My Final Report - The Banning of Medical Marijuana...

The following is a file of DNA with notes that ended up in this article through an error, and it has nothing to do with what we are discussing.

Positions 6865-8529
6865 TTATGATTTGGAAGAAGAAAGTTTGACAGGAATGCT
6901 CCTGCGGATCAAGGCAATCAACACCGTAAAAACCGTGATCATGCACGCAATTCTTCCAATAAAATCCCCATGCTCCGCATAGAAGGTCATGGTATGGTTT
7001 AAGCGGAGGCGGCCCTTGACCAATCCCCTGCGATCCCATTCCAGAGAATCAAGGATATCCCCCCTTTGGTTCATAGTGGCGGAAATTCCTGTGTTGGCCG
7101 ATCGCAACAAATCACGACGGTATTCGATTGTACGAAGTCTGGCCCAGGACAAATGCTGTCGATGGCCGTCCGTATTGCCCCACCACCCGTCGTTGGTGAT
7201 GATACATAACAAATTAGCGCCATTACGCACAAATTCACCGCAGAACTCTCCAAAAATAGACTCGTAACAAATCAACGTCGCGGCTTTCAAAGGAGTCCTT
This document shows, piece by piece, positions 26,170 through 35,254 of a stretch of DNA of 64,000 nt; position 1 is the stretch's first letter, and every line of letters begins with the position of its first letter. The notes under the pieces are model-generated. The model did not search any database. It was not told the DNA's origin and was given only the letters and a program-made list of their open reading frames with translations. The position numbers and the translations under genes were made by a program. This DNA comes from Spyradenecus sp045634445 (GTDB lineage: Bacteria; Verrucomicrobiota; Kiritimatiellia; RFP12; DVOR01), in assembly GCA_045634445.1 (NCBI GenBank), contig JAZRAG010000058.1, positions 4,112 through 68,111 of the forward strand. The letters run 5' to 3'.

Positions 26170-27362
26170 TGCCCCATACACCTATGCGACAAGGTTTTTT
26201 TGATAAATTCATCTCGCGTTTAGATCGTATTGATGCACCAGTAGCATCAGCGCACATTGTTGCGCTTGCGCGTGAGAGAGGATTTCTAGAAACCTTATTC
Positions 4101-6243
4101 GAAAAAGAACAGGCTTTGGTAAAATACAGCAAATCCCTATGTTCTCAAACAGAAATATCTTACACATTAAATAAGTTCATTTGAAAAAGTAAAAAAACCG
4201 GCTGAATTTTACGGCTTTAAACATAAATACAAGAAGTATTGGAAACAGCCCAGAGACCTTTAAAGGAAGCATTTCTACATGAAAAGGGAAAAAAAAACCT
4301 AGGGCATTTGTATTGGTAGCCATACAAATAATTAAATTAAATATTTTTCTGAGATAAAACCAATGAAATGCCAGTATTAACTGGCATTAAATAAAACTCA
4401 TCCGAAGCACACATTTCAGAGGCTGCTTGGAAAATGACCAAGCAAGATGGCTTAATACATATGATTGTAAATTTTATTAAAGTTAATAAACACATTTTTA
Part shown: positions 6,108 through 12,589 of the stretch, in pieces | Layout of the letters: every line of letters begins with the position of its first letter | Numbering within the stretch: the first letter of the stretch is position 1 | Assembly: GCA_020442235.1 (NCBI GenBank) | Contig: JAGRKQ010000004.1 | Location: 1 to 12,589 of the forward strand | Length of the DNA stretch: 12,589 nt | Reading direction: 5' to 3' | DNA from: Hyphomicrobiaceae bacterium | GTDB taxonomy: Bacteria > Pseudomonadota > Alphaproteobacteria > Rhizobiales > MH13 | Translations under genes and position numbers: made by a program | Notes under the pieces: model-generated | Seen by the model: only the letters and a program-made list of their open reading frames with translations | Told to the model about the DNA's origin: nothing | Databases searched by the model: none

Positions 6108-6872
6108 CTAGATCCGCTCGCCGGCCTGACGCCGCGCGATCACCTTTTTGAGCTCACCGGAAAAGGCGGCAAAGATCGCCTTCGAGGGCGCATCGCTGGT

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The Banning of Medical Marijuana Possession and Usage at Washington State University Introduction: This report addresses the new rule put into the Student Conduct Code by Washington State University’s Office of Student Standards and Accountability. This rule states “Medical marijuana users should be aware that Washington State University does not permit marijuana use or possession on campus, including in WSU housing. Violators could be subject to charges under the Standards of Conduct for Students, as well as criminal charges.” The purpose of this report is to let the readers know why WSU decided to do this and why I believe it is incorrect. You may ask yourself how does this affect me? Even if it doesn’t directly affect you (EX. A student living on campus who is prescribed medical marijuana) you may have a friend or classmate who is struggling because they can’t use what is rightfully prescribed to them by their doctor. In the following pages, state laws, other schools views on the subject, Washington State students’ views of the subject, and staff views of the subject will all be discussed. Review of Literature: Washington State law states: “Qualifying patients with terminal or debilitating illnesses who, in the judgment of their health care professionals, may benefit from the medical use of marijuana, shall not be found guilty of a crime under state law for their possession and limited use of marijuana.” According to a recent report on Mercury News, “The most common condition for which physicians recommended medical marijuana was back or neck pain, accounting for more than 30 percent of the recommendations. Also in the top five: sleep disorders, anxiety/depression, muscle spasms and arthritis. Half of those surveyed said they were using marijuana as a substitute for prescription medication, and nearly 80 percent said they tried prescription medication before seeking a marijuana recommendation. "Many medical marijuana patients pointed to a desire to reduce their reliance on opiate-based painkillers," Reinarman said. "They found that marijuana had a lighter touch without the side effects and risks of addiction. It was one of the more striking findings. We hadn't anticipated that."” This alone seems like a very valid reason to allow medical marijuana usage, less people getting addicted to opiates, and less side effects. Also marijuana is all natural, grown in the ground, versus drug companies mass producing these pills. MAPS (The Multidisciplinary Association for Psychedelic Studies) was created in 1986. They are the only organization working to demonstrate the safety and efficacy of botanical marijuana as a prescription to the USDA’s satisfaction. However their efforts have been hindered by the NIDA and the DEA ever since MAPS was created. Currently MAPS is working on a marijuana study for PTSD, they are working on developing plant marijuana into FDA prescription medication, as well as doing research using vaporizers.
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